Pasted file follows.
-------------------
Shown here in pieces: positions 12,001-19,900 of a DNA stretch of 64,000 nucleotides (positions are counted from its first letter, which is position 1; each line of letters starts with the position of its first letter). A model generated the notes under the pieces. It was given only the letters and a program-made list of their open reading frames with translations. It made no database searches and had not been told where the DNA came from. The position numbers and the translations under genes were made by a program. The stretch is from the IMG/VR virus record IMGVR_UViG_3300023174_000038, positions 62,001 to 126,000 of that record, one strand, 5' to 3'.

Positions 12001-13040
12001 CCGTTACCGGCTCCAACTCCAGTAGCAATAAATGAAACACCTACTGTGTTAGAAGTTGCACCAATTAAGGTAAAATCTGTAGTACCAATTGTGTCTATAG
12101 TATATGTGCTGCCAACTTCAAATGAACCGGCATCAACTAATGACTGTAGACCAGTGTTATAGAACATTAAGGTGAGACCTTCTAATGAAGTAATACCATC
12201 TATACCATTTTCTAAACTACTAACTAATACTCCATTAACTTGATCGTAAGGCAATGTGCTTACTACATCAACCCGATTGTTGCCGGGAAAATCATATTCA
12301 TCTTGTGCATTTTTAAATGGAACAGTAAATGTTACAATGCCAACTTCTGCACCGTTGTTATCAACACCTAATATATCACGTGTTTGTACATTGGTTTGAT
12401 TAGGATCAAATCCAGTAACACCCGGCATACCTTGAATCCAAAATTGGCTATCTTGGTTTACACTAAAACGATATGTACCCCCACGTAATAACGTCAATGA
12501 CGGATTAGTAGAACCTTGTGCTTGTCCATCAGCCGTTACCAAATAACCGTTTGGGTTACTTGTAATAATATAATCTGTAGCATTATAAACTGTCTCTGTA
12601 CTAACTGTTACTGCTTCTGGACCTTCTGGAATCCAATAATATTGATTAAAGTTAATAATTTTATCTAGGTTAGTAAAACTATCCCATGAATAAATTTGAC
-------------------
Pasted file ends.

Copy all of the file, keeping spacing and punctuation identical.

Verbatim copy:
Shown here in pieces: positions 12,001-19,900 of a DNA stretch of 64,000 nucleotides (positions are counted from its first letter, which is position 1; each line of letters starts with the position of its first letter). A model generated the notes under the pieces. It was given only the letters and a program-made list of their open reading frames with translations. It made no database searches and had not been told where the DNA came from. The position numbers and the translations under genes were made by a program. The stretch is from the IMG/VR virus record IMGVR_UViG_3300023174_000038, positions 62,001 to 126,000 of that record, one strand, 5' to 3'.

Positions 12001-13040
12001 CCGTTACCGGCTCCAACTCCAGTAGCAATAAATGAAACACCTACTGTGTTAGAAGTTGCACCAATTAAGGTAAAATCTGTAGTACCAATTGTGTCTATAG
12101 TATATGTGCTGCCAACTTCAAATGAACCGGCATCAACTAATGACTGTAGACCAGTGTTATAGAACATTAAGGTGAGACCTTCTAATGAAGTAATACCATC
12201 TATACCATTTTCTAAACTACTAACTAATACTCCATTAACTTGATCGTAAGGCAATGTGCTTACTACATCAACCCGATTGTTGCCGGGAAAATCATATTCA
12301 TCTTGTGCATTTTTAAATGGAACAGTAAATGTTACAATGCCAACTTCTGCACCGTTGTTATCAACACCTAATATATCACGTGTTTGTACATTGGTTTGAT
12401 TAGGATCAAATCCAGTAACACCCGGCATACCTTGAATCCAAAATTGGCTATCTTGGTTTACACTAAAACGATATGTACCCCCACGTAATAACGTCAATGA
12501 CGGATTAGTAGAACCTTGTGCTTGTCCATCAGCCGTTACCAAATAACCGTTTGGGTTACTTGTAATAATATAATCTGTAGCATTATAAACTGTCTCTGTA
12601 CTAACTGTTACTGCTTCTGGACCTTCTGGAATCCAATAATATTGATTAAAGTTAATAATTTTATCTAGGTTAGTAAAACTATCCCATGAATAAATTTGAC